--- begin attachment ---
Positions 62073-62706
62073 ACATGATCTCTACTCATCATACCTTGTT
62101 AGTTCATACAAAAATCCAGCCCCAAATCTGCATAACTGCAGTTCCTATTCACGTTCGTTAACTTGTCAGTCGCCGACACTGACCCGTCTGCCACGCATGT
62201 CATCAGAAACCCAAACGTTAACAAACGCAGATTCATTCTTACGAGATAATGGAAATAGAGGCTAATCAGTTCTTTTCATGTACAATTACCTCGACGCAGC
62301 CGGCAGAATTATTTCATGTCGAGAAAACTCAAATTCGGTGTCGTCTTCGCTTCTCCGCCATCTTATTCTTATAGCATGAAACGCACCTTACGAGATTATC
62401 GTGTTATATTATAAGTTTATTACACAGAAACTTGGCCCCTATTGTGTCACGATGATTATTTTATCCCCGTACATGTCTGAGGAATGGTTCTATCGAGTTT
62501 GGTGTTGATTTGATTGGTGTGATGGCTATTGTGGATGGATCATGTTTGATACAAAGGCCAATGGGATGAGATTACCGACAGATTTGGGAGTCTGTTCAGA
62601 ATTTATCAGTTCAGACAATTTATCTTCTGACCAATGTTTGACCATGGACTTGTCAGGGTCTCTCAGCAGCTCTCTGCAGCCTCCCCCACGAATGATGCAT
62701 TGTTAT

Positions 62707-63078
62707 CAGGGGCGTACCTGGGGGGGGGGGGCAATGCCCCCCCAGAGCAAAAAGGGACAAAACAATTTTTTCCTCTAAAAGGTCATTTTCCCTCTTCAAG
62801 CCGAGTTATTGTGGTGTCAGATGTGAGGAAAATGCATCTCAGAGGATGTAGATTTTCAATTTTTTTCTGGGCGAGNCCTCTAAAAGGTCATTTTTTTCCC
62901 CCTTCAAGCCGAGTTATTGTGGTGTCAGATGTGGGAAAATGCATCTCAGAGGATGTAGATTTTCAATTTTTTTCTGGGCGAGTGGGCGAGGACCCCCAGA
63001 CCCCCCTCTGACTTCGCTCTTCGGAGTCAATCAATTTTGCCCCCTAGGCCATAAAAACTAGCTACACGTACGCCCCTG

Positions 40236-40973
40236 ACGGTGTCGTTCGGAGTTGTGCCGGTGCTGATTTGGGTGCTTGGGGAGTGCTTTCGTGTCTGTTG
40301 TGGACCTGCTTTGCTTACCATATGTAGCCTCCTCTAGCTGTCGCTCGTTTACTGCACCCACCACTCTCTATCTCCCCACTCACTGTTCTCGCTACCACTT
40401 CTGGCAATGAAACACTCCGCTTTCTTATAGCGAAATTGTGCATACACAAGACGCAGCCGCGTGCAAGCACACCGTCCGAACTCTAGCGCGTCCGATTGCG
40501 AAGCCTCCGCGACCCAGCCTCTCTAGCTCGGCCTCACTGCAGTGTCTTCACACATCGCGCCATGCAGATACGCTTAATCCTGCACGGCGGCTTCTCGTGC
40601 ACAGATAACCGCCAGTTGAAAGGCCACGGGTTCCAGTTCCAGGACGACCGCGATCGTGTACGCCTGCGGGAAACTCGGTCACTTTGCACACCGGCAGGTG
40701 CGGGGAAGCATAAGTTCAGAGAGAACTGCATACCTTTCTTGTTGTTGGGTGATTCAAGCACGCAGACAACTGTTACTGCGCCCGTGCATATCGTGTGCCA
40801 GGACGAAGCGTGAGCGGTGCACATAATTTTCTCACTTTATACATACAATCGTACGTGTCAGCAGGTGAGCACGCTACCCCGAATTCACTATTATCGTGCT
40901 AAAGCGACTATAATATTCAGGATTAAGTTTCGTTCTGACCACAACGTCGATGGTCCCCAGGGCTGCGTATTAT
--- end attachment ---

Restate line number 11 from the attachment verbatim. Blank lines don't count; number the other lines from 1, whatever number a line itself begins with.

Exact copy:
62707 CAGGGGCGTACCTGGGGGGGGGGGGCAATGCCCCCCCAGAGCAAAAAGGGACAAAACAATTTTTTCCTCTAAAAGGTCATTTTCCCTCTTCAAG